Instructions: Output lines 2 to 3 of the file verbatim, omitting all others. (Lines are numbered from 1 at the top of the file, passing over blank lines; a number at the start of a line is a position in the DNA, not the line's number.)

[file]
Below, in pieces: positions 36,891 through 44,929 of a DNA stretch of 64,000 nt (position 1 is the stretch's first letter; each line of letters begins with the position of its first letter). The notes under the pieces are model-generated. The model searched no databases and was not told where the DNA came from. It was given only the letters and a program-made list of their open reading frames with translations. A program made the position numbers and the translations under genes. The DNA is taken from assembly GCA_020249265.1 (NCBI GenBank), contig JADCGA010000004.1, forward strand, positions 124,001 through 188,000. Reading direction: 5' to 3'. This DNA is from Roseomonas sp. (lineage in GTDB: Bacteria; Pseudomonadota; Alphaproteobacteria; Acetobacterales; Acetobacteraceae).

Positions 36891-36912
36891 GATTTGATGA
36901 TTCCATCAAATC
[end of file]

Positions 36891-36912
36891 GATTTGATGA